You know it's October when you turn on the TV and see horror movies featured on multiple channels. Few holidays are as intertwined with a major genre of entertainment as Halloween is with horror. From Alfred Hitchcock's 1960 classic Psycho, to Jordan Peele's 2019 thriller Us, a recent YouGov poll asks what Americans think of 35 popular horror movies. While each movie asked about is highly rated, the critically-acclaimed 1992 psychological horror film The Silence of the Lambs is the only one to place close to the top of the list by two different ways of ranking the films.
In an earlier poll, we asked Americans to tell us some of their favorite horror movies in an open-ended question. Based on answers to this question, as well as other sources, we developed a list of 35 movies that we asked Americans to rate in the recent poll. By letting respondents decide for themselves whether to classify a movie as horror in the initial poll, we sidestep ubiquitous debates over whether particular movies fall into the genre or not. To account for most of the movies on our list either being part of a franchise or having remakes associated with them, we asked respondents to collectively consider all versions of the movie — including sequels and remakes — that they had seen.
How many Americans have seen 35 popular horror movies?
The poll first asked people whether or not they have ever seen each horror movie on our list, including sequels or remakes of any film on the list that had them. About half of the 35 movies asked about — 18 — have been seen by at least 50% of Americans. The three horror films polled with the largest share of Americans who have viewed them are Jaws (77% have seen it), The Exorcist (73%), and Dracula (69%). The three movies polled with the smallest audiences each still have been seen by at least one in three Americans: Get Out (35%), Us (35%), and Annabelle (38%).
Which horror movies are Americans' favorites?
In the next phase of the survey, people who said they'd seen each movie were asked their opinion of it — that is, whether they loved, liked, disliked, or hated it. The results, displayed below, show that each movie polled is loved or liked by more people who saw it than hate or dislike it.
While all movies received more positive reviews than negative, some stand out as especially highly regarded. We ranked the films two ways. One way is to look at the share of people who have seen each movie who give it a positive review — that is, they say they either love or like it. By this metric, the three most highly rated horror films are The Birds (81% love or like it), The Silence of the Lambs (80%), and Resident Evil (79%).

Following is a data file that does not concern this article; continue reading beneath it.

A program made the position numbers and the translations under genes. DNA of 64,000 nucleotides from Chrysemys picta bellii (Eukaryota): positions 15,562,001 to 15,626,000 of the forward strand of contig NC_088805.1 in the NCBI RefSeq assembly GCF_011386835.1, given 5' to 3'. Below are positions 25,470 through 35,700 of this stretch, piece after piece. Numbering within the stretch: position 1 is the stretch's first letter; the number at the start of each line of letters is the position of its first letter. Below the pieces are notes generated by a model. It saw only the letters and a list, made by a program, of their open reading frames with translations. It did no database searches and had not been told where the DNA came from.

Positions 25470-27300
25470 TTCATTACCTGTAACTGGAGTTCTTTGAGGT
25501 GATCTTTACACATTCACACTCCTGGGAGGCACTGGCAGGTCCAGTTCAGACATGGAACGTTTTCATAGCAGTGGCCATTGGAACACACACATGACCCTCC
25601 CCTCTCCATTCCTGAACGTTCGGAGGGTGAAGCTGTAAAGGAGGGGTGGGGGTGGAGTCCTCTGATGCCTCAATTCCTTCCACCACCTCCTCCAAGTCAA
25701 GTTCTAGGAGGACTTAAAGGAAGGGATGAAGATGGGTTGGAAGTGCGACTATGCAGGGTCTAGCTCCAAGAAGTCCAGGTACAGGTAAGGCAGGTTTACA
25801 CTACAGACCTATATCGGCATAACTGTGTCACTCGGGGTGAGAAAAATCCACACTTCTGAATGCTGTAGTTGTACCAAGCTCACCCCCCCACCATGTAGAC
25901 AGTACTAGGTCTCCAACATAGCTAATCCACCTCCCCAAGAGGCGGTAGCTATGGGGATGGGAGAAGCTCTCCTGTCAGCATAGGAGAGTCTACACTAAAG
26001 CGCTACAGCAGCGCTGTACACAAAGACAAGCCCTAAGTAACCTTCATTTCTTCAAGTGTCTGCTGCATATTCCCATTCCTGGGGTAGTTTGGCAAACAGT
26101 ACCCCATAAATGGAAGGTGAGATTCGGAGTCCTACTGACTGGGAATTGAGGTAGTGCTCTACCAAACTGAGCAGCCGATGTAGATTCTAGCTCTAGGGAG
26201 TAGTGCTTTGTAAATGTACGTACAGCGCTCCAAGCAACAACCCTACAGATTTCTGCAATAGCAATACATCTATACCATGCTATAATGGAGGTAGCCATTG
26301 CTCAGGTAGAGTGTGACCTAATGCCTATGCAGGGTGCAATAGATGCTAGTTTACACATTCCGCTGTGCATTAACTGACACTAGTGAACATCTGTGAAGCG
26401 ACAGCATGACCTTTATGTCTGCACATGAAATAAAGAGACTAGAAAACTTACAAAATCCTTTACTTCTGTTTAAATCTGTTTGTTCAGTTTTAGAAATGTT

Another way to rank the results is by the share who say they loved each film. By this metric, the top three films are The Silence of the Lambs (35%), The Shining (34%), and It (32%).
While either way of ranking the data is valid, The Silence of the Lambs's performance as the only movie to rank in the top three on both lists strengthens its claim as Americans' favorite horror film. It also may be the favorite among Oscars voters: It is the first and only horror film to win an Academy Award for Best Picture, and one of only three films to have won in all five major categories — for picture, director, actor, actress, and adapted screenplay.
The only other three movies that appear on the top 10 list for each of our two methods of ranking horror films are The Conjuring, The Birds, and Jaws.
Which horror movies are the worst of the best?
Since all the movies asked about are popular among their viewers, none are quite generally disliked. However, of the 35 movies asked about, the three with the largest (though still quite small share) of dissatisfied viewers are The Blair Witch Project (45% hate or dislike it), The Ring (32%), and Rosemary's Baby (31%).
The Blair Witch Project is also the movie which the largest share of people who saw it say they hate, followed by Friday the 13th (10%) and Child's Play (10%). This comes as no great surprise: Another question on the same poll found that the least popular of 10 horror subgenres are found footage and slasher films – genres that collectively encompass all three of these movies.
RELATED: No film genre divides Americans like horror does
— Carl Bialik, Allen Houston, and Linley Sanders contributed to this article.
This poll was conducted on October 11 - 14, 2022, among 1,000 U.S. adult citizens. Explore more on the methodology and data for this poll.
Image: Getty Images (Archive Photos / Stringer)